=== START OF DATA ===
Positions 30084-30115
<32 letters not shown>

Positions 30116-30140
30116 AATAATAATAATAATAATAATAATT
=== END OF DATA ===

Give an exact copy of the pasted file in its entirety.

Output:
Positions 30084-30115
<32 letters not shown>

Positions 30116-30140
30116 AATAATAATAATAATAATAATAATT